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What is complex regional pain syndrome?

Complex regional pain syndrome (CRPS) is a chronic pain condition most often affecting one of the limbs (arms, legs, hands, or feet), usually after an injury or trauma to that limb.  CRPS is believed to be caused by damage to, or malfunction of, the peripheral and central nervous systems.  The central nervous system is composed of the brain and spinal cord, and the peripheral nervous system involves nerve signaling from the brain and spinal cord to the rest of the body.  CRPS is characterized by prolonged or excessive pain and mild or dramatic changes in skin color, temperature, and/or swelling in the affected area.

There are two similar forms, called CRPS-I and CRPS-II, with the same symptoms and treatments. CRPS-II (previously called causalgia) is the term used for patients with confirmed nerve injuries. Individuals without confirmed nerve injury are classified as having CRPS-I (previously called reflex sympathetic dystrophy syndrome).  Some research has identified evidence of nerve injury in CRPS-I, so the validity of the two different forms is being investigated.

CRPS symptoms vary in severity and duration. Studies of the incidence and prevalence of the disease show that most cases are mild and individuals recover gradually with time. In more severe cases, individuals may not recover and may have long-term disability.

Who can get CRPS?

Anyone can get CRPS. It can strike at any age and affects both men and women, although it is much more common in women. The average age of affected individuals is about age 40. CRPS is rare in the elderly. Children do not get it before age 5 and only very rarely before age 10, but it is not uncommon in teenagers.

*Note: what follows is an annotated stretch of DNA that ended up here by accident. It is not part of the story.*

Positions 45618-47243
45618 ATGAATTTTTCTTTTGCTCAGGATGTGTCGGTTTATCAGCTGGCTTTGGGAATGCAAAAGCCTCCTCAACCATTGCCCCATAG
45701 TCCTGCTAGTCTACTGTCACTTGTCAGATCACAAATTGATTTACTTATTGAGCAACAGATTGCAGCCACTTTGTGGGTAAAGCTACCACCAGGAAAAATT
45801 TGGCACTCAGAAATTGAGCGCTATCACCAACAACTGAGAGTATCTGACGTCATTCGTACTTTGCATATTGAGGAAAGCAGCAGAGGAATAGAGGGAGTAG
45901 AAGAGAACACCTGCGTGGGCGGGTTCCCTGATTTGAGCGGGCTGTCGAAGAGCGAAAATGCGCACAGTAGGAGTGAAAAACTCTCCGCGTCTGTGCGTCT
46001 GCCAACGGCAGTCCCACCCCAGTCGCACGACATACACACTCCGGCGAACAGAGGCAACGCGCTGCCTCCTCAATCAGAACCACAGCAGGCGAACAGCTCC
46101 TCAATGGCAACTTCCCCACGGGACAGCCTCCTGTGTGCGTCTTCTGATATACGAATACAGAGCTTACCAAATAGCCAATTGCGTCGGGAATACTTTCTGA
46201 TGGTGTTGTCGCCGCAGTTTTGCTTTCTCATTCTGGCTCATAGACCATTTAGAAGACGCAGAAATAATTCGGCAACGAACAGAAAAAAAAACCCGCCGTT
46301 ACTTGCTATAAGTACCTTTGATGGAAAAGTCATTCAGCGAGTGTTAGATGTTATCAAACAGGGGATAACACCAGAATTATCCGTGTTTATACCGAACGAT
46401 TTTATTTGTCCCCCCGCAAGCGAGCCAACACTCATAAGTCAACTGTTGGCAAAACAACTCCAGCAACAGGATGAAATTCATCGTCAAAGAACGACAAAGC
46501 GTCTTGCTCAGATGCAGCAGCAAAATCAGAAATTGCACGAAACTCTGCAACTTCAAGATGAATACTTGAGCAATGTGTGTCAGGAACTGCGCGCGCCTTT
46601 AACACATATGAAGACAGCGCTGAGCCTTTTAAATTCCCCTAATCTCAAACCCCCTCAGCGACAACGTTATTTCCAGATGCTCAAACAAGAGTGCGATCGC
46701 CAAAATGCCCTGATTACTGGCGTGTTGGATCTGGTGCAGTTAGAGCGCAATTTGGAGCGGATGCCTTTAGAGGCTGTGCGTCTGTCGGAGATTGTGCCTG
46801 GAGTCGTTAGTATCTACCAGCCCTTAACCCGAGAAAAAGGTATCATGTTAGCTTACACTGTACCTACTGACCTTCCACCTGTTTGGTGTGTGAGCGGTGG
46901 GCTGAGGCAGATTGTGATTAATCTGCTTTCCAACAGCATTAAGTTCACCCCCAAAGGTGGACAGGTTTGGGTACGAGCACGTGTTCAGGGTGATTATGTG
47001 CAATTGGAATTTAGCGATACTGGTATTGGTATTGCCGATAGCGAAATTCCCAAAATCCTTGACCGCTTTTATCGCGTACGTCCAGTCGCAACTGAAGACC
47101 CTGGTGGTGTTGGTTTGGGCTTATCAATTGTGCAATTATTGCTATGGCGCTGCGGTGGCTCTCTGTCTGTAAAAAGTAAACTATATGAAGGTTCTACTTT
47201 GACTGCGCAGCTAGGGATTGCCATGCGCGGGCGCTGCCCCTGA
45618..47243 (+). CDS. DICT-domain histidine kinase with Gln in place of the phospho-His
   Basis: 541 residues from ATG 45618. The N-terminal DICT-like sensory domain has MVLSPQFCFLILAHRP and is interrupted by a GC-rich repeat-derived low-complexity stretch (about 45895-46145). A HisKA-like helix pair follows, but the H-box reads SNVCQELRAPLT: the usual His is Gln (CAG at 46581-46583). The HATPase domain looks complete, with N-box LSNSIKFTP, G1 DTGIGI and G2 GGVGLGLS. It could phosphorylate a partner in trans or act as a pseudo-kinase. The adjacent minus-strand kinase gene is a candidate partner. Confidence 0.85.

What causes CRPS?

Doctors aren’t sure what causes some individuals to develop CRPS while others with similar trauma do not. In more than 90 percent of cases, the condition is triggered by a clear history of trauma or injury. The most common triggers are fractures, sprains/strains, soft tissue injury (such as burns, cuts, or bruises), limb immobilization (such as being in a cast), or surgical or medical procedures (such as needlestick). CRPS represents an abnormal response that magnifies the effects of the injury. In this respect it is like an allergy. Some people respond excessively to a trigger that causes no problem for other people.

Peripheral nerve abnormalities found in individuals with CRPS usually involve the small unmyelinated and thinly myelinated nerve fibers (axons) that carry pain messages and signals to blood vessels. (Myelin is a mixture of proteins and fat-like substances that surround and insulate some nerve fibers.) Because small fibers in the nerves communicate with blood vessels, small nerve fiber injuries may trigger the many different symptoms of CRPS. Molecules secreted from the ends of hyperactive injured small nerve fibers are thought to contribute to inflammation and blood vessel abnormalities. These peripheral nerve abnormalities in turn trigger abnormal neurological function in the spinal cord and brain, leading in some cases to complex disorders of higher cortical function.

Another abnormality in CRPS involves the blood vessels in the affected limb, which may dilate (open wider) or leak fluid into the surrounding tissue, causing red, swollen skin. The underlying muscles and deeper tissues can become starved of oxygen and nutrients, causing muscle and joint pain and damage. At times, the blood vessels may over-constrict (clamp down), causing cold, white, or bluish skin. The dilation and constriction of small blood vessels is controlled by small nerve fiber axons as well as chemical messengers in the blood.

CRPS also affects the immune system. High levels of inflammatory chemicals (cytokines) have been found in the tissues of people with CRPS. These contribute to the redness, swelling, and warmth reported by many patients. CRPS is more common in individuals with other inflammatory and autoimmune conditions such as asthma.